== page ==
This ongoing study has shown that using MRI on patients with implanted pacemakers and defibrillators has added substantial clinical value to patient diagnosis and subsequent patient management, justifying the risk of the procedure.
Pittsburgh, PA (PRWEB) January 29, 2016
The findings of a major study led by cardiovascular imaging specialists at Allegheny General Hospital (AGH), part of the Allegheny Health Network (AHN), suggest that magnetic resonance imaging is a safe and effective diagnostic procedure for patients with implantable cardiac devices. The research, believed to be the first ever focused solely on the value of MRI in this patient population, is being presented today at the annual Society of Cardiovascular MRI Scientific Sessions meeting in Los Angeles.
“Having already established the safety of MRI for patients with these devices when performed at cardiac MRI centers with advanced capabilities, it was important to determine if significant life-saving or life-changing diagnoses could also be made based on the results of the MRI,” said Robert Biederman, MD, Medical Director of the Cardiovascular MRI Center at AGH’s Cardiovascular Institute and one of the lead researchers on the study. “This ongoing study has shown that using MRI on patients with implanted pacemakers and defibrillators has added substantial clinical value to patient diagnosis and subsequent patient management, justifying the risk of the procedure.
“Now that we have been able to minimize the risks of MRI to patients with these implanted devices, it was crucial to prove the value of using what has really become the imaging tool of choice for countless clinical diagnoses ,” added Dr. Biederman, who served as moderator for the SCMR’s opening session this week.
Over the last several years, AGH specialists evaluated 157 patients. That included 114 neurology/neurosurgery cases, 36 cardiovascular cases and seven musculoskeletal cases. For 88 percent of the neurology/neurosurgery cases, the MRI scan added value to the final diagnoses – with 18 percent of those cases seeing a change to the original diagnoses thanks to the use of MRI. And 92 percent of the cardiac cases saw a benefit from the use of MRI, while 100 percent of the musculoskeletal cases realized a benefit from using MRI. Additionally, Dr. Biederman reported, there were no adverse clinical events associated with it for any of the patients studied.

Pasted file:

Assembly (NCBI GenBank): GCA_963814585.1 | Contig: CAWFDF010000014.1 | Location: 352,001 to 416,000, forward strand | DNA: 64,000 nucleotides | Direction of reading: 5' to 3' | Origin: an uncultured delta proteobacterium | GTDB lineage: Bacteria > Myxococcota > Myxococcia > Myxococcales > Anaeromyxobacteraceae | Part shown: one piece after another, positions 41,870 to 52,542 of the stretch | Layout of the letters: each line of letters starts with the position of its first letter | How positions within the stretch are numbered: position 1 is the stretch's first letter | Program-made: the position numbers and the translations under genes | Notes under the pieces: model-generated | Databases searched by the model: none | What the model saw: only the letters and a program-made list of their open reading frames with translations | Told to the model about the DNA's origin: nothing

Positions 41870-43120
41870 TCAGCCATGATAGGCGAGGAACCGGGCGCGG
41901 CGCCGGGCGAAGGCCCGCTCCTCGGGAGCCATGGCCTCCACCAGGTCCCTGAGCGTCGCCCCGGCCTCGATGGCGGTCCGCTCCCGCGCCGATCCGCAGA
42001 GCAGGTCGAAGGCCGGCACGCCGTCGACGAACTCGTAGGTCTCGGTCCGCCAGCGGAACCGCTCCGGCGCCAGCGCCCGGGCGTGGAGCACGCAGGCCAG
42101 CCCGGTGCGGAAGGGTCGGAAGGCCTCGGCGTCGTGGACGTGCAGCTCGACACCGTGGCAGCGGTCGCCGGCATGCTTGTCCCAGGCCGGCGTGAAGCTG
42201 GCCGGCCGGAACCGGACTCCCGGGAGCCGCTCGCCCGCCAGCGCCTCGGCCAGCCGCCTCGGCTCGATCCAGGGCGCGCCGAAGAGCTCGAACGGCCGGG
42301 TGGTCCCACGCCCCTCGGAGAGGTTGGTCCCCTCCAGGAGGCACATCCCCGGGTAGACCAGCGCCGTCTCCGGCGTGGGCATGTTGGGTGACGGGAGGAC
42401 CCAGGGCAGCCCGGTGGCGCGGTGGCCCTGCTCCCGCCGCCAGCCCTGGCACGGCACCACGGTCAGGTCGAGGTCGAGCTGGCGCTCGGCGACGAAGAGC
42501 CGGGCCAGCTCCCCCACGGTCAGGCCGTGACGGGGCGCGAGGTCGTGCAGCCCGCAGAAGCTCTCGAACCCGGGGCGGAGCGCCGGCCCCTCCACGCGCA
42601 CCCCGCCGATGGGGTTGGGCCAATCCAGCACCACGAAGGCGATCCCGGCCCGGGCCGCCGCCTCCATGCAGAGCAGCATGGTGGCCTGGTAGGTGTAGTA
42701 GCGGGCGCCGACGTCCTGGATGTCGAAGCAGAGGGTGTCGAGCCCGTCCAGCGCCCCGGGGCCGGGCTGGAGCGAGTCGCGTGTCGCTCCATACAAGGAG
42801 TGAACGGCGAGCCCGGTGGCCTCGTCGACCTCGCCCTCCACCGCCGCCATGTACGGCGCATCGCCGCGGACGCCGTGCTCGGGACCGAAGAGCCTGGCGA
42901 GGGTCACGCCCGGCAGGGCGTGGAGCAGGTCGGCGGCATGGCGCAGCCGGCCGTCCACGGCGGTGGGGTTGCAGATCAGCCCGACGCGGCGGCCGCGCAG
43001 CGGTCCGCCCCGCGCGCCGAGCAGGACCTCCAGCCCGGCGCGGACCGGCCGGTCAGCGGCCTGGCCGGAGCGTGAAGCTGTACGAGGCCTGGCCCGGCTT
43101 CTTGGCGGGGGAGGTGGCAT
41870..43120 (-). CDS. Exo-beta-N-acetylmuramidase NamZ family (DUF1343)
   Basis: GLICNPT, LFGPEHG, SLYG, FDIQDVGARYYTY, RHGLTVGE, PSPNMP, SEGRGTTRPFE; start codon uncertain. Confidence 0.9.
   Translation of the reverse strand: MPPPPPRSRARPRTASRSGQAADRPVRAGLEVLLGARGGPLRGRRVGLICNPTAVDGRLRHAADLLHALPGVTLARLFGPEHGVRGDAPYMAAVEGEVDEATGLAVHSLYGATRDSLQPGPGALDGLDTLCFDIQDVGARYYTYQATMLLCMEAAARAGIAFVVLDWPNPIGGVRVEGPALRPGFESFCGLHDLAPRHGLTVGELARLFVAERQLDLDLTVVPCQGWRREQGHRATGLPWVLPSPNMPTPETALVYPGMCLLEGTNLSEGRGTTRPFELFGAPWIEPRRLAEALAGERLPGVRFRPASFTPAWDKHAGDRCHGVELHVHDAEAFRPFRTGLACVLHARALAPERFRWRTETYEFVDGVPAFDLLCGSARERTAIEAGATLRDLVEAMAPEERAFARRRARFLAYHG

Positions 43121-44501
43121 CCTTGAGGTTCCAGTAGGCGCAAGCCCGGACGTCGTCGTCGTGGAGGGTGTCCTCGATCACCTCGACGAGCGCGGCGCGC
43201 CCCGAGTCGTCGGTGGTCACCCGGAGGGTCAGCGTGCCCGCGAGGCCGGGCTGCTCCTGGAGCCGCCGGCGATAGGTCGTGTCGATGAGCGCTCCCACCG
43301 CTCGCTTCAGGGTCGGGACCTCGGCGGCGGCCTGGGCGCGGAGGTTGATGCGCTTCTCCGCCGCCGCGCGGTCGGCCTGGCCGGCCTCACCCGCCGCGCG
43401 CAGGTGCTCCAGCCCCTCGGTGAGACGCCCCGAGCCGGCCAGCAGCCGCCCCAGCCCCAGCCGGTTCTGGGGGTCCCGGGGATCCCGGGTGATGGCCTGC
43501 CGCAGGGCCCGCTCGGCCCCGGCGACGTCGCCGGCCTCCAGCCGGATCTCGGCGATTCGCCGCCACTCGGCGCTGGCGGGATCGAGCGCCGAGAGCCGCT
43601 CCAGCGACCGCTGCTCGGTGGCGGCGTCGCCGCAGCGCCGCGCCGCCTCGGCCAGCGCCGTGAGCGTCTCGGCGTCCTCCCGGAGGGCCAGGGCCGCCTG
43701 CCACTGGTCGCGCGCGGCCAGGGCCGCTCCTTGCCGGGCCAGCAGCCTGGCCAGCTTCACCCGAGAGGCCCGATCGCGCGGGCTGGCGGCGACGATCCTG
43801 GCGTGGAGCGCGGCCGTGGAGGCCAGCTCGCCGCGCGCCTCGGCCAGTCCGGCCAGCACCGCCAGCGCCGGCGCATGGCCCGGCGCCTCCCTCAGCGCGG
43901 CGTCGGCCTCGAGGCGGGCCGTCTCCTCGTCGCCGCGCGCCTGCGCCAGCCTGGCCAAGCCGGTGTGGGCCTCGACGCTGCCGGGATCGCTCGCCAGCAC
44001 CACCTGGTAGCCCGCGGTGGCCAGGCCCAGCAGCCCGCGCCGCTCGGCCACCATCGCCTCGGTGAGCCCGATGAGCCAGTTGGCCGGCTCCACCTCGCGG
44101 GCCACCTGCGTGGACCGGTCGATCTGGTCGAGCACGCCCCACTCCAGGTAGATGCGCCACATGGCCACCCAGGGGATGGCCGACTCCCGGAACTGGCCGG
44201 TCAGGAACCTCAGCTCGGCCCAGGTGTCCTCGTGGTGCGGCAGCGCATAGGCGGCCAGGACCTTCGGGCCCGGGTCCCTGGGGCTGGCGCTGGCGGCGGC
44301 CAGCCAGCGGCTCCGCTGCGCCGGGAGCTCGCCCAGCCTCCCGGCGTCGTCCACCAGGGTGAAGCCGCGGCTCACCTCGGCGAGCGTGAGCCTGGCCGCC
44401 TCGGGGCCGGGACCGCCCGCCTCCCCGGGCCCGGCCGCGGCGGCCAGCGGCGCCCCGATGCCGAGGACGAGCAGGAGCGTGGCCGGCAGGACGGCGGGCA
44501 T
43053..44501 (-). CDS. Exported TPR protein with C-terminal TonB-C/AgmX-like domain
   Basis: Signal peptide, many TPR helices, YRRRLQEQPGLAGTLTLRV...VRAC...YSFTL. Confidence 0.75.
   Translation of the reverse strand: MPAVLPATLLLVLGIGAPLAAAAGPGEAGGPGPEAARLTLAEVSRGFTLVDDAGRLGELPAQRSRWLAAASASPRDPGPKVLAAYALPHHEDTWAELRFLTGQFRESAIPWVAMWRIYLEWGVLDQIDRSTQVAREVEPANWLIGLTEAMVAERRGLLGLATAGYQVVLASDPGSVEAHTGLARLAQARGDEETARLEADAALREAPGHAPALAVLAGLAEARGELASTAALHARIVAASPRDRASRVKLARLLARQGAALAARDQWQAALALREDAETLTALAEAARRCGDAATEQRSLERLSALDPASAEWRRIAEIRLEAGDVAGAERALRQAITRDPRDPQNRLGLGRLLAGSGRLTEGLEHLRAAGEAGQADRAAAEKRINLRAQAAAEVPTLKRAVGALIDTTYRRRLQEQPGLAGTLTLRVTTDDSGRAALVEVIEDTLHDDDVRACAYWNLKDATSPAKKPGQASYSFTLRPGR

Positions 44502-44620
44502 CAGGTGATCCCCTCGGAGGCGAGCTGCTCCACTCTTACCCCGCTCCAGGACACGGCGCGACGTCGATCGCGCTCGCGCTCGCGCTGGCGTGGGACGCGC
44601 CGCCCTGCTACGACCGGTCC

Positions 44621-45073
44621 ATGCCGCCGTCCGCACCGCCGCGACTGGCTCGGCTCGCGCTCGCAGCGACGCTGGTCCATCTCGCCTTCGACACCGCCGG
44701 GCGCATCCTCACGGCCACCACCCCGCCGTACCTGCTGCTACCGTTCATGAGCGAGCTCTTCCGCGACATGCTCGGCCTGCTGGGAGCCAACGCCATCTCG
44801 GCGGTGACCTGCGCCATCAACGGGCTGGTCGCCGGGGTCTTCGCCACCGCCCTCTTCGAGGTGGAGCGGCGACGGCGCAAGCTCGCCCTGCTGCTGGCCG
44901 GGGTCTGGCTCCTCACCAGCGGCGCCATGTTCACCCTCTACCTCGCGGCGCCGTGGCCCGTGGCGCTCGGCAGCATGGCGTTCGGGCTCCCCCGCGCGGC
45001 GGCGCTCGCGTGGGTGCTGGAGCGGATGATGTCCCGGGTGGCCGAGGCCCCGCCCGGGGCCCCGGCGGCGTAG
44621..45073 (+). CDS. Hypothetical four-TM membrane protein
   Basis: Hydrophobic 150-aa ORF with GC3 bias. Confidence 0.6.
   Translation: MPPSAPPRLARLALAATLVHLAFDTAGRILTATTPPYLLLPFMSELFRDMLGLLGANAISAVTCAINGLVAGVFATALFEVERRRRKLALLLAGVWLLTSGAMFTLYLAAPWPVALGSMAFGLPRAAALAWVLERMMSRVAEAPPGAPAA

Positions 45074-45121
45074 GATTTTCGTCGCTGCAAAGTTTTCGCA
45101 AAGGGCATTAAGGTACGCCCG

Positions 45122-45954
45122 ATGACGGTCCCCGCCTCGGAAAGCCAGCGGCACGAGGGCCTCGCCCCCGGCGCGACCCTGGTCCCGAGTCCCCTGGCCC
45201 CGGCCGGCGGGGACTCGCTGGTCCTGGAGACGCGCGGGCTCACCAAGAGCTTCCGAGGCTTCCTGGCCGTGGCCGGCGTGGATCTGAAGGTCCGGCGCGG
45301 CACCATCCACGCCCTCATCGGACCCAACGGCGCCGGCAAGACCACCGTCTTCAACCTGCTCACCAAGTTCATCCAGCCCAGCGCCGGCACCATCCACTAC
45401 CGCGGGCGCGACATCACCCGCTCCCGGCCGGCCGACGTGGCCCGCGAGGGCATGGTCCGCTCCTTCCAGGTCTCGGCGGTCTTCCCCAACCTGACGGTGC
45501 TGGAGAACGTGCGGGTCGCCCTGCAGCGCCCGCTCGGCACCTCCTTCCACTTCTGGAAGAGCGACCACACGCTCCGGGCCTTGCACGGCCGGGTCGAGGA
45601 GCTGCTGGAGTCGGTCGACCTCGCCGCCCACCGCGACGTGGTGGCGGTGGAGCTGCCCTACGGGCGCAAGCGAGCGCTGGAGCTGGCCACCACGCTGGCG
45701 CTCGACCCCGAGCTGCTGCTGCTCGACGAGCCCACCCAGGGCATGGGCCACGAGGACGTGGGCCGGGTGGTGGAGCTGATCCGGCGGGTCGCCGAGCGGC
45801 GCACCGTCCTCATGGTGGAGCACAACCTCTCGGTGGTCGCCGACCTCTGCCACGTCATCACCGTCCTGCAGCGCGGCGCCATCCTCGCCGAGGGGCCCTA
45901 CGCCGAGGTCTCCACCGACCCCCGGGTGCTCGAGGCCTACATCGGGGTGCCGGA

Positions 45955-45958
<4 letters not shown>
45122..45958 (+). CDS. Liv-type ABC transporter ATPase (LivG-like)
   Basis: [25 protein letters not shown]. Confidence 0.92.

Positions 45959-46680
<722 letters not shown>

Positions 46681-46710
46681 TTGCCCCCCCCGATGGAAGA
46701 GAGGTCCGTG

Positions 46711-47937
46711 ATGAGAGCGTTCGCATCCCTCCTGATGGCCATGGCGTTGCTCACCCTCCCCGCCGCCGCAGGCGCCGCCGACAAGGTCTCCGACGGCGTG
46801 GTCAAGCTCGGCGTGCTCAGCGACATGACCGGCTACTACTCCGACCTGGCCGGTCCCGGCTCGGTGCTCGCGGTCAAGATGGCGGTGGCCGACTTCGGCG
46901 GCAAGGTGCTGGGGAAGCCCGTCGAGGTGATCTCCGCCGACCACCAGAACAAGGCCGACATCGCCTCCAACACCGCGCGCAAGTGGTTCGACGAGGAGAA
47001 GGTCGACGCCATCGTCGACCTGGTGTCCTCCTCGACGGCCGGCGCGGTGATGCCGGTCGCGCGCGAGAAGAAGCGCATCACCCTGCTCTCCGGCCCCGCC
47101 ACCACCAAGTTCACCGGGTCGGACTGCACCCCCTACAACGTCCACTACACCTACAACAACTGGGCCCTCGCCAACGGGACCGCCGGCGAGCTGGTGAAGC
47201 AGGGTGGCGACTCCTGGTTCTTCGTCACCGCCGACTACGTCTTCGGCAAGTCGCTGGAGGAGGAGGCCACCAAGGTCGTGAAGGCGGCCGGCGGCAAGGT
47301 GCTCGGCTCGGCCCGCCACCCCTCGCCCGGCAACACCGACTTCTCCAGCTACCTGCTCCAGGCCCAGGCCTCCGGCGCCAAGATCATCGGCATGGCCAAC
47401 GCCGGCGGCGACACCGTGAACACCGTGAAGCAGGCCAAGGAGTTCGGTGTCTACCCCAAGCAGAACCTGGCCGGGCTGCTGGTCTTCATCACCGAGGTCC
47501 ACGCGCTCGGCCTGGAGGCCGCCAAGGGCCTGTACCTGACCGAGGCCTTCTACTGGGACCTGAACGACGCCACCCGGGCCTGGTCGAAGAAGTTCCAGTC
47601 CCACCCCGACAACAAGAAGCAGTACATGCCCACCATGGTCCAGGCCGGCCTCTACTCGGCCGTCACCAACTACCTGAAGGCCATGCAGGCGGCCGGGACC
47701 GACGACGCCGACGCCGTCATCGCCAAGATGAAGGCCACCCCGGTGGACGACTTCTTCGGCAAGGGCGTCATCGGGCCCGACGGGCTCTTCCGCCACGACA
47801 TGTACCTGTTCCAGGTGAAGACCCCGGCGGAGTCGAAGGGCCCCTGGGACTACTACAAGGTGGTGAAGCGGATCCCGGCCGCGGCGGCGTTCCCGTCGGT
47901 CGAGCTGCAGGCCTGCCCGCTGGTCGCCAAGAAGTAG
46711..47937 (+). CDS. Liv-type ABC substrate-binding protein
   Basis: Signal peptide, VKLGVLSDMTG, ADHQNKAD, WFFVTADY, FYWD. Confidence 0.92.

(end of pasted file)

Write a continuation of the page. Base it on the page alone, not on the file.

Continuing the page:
Approximately three million Americans currently have an implanted cardiac device and hundreds of thousands more receive them each year. It is estimated that as many as three-quarters of those who have a pacemaker or ICD will require an MRI at some point in their lifetimes.
“MRI is simply too important a diagnostic tool not to be able to have it in our arsenal to evaluate and help determine the best treatment for patients who have an implanted device,” said Dr. Biederman. “Once the safety of using it had been established, there was still some question about its ultimate value. We believe the results of this study provide a clear and resounding answer to that question.”
Under Dr. Biederman’s direction, patients with implanted cardiac devices who are referred for MRI at the hospital undergo an extensive evaluation of their cardiovascular health and level of device dependence.
Once a patient is cleared to undergo MRI, Dr. Biederman and his team perform a baseline device interrogation and then convert the pacemaker and/or defibrillator to a safer mode of operation for the length of the test. If patients are determined to be non-pacemaker dependent under baseline conditions, the device may be turned off completely while the imaging takes place, further reducing but not eliminating risk. Additionally, manipulations of the MRI environment to minimize likelihood of heating, induction of radio-frequency energy and triggering of certain potentially lethal rhythms are performed.